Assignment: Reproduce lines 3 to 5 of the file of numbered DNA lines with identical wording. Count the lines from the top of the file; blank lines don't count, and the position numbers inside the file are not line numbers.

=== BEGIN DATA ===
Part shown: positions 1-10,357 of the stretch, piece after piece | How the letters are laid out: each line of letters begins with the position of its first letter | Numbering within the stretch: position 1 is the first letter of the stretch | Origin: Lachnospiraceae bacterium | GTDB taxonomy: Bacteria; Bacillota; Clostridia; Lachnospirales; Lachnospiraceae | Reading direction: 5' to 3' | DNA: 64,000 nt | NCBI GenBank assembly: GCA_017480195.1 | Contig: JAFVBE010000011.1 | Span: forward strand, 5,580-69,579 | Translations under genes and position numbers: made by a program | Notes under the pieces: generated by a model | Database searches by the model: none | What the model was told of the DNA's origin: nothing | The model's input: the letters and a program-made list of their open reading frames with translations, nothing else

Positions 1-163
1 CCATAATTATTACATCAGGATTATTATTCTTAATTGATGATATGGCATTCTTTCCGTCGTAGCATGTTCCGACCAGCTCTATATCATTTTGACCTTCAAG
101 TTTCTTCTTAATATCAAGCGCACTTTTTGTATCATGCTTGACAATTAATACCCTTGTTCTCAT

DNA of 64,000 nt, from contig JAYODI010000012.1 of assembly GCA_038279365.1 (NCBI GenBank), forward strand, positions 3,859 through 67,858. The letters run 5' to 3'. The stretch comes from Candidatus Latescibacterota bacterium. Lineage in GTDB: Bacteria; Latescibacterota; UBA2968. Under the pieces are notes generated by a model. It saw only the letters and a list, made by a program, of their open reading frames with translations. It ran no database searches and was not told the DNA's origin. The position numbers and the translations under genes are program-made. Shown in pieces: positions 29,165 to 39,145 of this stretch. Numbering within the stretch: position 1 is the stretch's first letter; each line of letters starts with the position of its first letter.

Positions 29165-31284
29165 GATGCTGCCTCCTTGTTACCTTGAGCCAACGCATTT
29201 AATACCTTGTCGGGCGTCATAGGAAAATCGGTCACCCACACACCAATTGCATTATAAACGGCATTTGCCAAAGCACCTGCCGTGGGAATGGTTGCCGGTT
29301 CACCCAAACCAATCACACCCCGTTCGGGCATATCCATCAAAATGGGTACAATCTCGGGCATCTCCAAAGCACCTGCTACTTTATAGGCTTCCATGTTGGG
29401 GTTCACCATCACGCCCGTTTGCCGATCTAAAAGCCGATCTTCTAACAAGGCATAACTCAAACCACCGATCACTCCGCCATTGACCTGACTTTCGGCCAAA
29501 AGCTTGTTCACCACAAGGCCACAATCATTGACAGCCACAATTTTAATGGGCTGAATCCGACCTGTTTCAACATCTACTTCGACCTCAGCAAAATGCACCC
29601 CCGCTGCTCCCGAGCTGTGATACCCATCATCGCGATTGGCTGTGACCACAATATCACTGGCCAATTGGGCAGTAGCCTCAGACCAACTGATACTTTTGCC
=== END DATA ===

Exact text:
1 CCATAATTATTACATCAGGATTATTATTCTTAATTGATGATATGGCATTCTTTCCGTCGTAGCATGTTCCGACCAGCTCTATATCATTTTGACCTTCAAG
101 TTTCTTCTTAATATCAAGCGCACTTTTTGTATCATGCTTGACAATTAATACCCTTGTTCTCAT

DNA of 64,000 nt, from contig JAYODI010000012.1 of assembly GCA_038279365.1 (NCBI GenBank), forward strand, positions 3,859 through 67,858. The letters run 5' to 3'. The stretch comes from Candidatus Latescibacterota bacterium. Lineage in GTDB: Bacteria; Latescibacterota; UBA2968. Under the pieces are notes generated by a model. It saw only the letters and a list, made by a program, of their open reading frames with translations. It ran no database searches and was not told the DNA's origin. The position numbers and the translations under genes are program-made. Shown in pieces: positions 29,165 to 39,145 of this stretch. Numbering within the stretch: position 1 is the stretch's first letter; each line of letters starts with the position of its first letter.